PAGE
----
Michael Markhoff, Esq. and Stanley E. Bulua, Esq. are partners at the White Plains, New York law firm of Danziger & Markhoff LLP. The firm is a business and tax-oriented law firm that has been representing clients for over 45 years. Mr. Markhoff and Mr. Bulua can be reached at 914-948-1556 or by email at and For more information, please visit their website at

What I'm Thinking and Doing

Each month I seem to reinforce the notion and importance of patience when it comes to investing. Well, during times when the stock market drops about 10% in six weeks the need for patience becomes paramount. It is just when you panic and begin to sell your holdings indiscriminately that things will oftentimes begin to get better. This doesn't mean that we must stand pat and hold all of our stocks when the market is crumbling. Market conditions sometimes dictate that certain stocks should be sold. But that doesn't mean that you should sell everything, even though almost everything has gone down over he past few weeks. Stick to your discipline and your core holdings until the market clearly tells you otherwise.

So what have I done over the past month? Honestly, not too much. I've sold some of my financial holdings, but otherwise have done very little. I'm basically sitting on the sidelines trying to figure out which way the market is heading. The only buying I've done is to add to core holdings at better prices for new clients. It's likely that I'll allow cash to build up a bit for the next few weeks as we head towards year-end.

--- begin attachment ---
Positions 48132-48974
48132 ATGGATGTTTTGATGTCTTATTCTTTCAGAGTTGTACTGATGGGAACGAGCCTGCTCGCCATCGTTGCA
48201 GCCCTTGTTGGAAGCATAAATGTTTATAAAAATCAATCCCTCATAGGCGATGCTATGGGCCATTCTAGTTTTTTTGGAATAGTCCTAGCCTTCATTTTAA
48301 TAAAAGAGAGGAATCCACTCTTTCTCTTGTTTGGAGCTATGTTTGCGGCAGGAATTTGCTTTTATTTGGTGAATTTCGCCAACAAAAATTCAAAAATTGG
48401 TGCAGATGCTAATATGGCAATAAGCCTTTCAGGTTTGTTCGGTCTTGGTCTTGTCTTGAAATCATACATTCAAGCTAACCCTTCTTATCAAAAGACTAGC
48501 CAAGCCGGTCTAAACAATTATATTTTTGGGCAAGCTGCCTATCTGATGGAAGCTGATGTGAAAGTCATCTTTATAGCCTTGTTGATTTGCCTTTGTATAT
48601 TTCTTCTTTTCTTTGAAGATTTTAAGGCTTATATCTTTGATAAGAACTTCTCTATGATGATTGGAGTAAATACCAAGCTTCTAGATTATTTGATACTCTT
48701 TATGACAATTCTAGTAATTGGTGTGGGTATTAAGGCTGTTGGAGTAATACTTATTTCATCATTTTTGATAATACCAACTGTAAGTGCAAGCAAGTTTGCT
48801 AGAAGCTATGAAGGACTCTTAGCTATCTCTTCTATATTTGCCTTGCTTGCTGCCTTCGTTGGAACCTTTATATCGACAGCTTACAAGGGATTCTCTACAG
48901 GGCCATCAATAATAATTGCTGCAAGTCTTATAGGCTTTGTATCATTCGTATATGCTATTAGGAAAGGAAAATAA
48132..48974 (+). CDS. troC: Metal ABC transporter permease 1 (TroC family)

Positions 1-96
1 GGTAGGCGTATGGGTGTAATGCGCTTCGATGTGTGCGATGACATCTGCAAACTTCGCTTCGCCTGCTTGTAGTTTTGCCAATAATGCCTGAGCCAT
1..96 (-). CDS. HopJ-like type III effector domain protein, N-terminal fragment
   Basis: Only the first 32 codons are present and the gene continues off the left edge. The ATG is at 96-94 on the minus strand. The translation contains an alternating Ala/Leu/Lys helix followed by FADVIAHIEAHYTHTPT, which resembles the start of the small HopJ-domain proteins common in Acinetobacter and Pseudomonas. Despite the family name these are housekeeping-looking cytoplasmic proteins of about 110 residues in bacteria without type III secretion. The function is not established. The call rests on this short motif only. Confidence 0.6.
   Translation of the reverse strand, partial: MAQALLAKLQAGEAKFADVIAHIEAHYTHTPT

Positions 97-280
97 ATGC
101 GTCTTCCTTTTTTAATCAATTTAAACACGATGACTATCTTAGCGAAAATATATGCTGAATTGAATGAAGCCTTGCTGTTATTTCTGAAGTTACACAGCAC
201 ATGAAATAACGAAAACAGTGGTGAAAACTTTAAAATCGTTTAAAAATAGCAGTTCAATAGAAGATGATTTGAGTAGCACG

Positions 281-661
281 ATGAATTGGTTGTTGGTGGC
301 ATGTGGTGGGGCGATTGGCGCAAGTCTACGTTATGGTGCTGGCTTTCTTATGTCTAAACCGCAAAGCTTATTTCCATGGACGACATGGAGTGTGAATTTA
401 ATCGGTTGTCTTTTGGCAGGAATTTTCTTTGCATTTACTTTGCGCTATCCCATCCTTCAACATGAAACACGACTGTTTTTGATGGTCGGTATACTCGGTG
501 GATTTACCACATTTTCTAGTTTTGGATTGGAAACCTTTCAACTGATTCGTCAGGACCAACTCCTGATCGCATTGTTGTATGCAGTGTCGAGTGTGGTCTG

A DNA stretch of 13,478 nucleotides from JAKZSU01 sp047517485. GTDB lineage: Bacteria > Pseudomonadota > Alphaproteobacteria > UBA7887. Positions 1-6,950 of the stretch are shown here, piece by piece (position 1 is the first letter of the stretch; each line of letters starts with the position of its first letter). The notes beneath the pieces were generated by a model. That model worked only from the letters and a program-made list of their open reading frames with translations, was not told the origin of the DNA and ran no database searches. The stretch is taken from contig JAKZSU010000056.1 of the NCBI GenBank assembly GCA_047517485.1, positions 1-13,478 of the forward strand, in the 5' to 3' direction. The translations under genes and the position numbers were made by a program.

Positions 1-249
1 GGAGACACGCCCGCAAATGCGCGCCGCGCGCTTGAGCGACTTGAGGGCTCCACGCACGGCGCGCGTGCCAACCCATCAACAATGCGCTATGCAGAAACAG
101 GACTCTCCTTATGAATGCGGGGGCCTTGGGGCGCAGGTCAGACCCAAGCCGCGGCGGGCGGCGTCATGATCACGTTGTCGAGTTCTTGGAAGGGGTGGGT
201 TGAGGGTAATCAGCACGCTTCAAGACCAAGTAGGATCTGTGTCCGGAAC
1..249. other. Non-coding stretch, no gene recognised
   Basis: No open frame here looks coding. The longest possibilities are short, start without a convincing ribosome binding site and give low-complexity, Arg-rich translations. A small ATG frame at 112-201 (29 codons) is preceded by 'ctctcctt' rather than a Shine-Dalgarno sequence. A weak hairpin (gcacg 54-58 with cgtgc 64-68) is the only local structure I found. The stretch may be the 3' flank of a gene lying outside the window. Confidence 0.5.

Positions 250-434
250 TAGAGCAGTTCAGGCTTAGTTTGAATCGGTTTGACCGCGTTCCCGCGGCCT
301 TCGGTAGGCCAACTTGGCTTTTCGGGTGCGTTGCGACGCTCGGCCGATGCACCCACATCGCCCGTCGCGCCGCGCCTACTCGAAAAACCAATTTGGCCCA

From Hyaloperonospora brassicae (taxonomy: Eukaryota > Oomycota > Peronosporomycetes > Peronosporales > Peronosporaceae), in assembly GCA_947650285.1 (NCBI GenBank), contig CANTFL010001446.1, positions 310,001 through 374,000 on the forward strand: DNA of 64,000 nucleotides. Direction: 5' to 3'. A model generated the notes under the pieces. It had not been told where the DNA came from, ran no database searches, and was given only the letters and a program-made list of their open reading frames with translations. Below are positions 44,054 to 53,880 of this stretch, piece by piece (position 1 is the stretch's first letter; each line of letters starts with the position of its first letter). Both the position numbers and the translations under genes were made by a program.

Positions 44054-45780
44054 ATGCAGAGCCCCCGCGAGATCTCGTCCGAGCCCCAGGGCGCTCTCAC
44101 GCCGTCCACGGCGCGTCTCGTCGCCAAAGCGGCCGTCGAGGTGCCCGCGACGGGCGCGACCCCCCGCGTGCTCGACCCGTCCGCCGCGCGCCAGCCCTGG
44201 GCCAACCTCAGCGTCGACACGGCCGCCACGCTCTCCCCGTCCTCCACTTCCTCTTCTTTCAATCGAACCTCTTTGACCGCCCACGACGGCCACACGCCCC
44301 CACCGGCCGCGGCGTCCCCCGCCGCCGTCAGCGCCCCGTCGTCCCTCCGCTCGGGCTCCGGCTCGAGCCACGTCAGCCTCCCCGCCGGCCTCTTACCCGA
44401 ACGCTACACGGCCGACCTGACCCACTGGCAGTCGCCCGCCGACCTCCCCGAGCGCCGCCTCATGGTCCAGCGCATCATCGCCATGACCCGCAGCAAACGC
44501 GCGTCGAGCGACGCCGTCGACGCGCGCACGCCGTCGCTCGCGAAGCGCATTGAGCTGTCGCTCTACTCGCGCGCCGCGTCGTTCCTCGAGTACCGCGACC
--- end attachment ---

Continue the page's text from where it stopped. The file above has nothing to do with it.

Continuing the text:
Remember, when the risk/reward proposition is no longer in your favor, it's time to sell. If you are managing your own investments, it's also time to start looking at your portfolio and harvest losses to offset any gains taken earlier this year. Don't wait for the Christmas rush.

Personal News and Notes

It's hard to believe that Thanksgiving is behind us already and that Christmas and Hannukah are less than a month away. It never ceases to amaze me how fast time goes by, and it seems to go faster as I get older. Sometimes I look at my children and I can't believe how old they've become in the blink of an eye. And it seems as though they are getting taller each week too. My oldest daughter Nola turns 12 next month and she proudly announces that she has already crested five feet tall. Lily and Ezra don't seem to be too far behind. Amazing.

My incredible concert run ended in Albany with my friend Robert a few weeks ago as we witnesses one of the final US Springsteen shows before he headed off to Europe. It had been about 22 years since Robert and I had last seen Bruce and the boys and it was a very special night. I'll never forget my run of three shows in the span of about five weeks.

That's it for this month. I expect to produce a slightly shorter newsletter in the middle of December (before everyone disappears for the holidays). If you have some ideas for future "Monthly Tips" or even better, if you'd like to be write a Tip, please let me know. I welcome all of your comments and suggestions. As always, I thank you very much for your continued interest and support and I look forward to writing to you again next month.

Best regards,

Greg Werlinich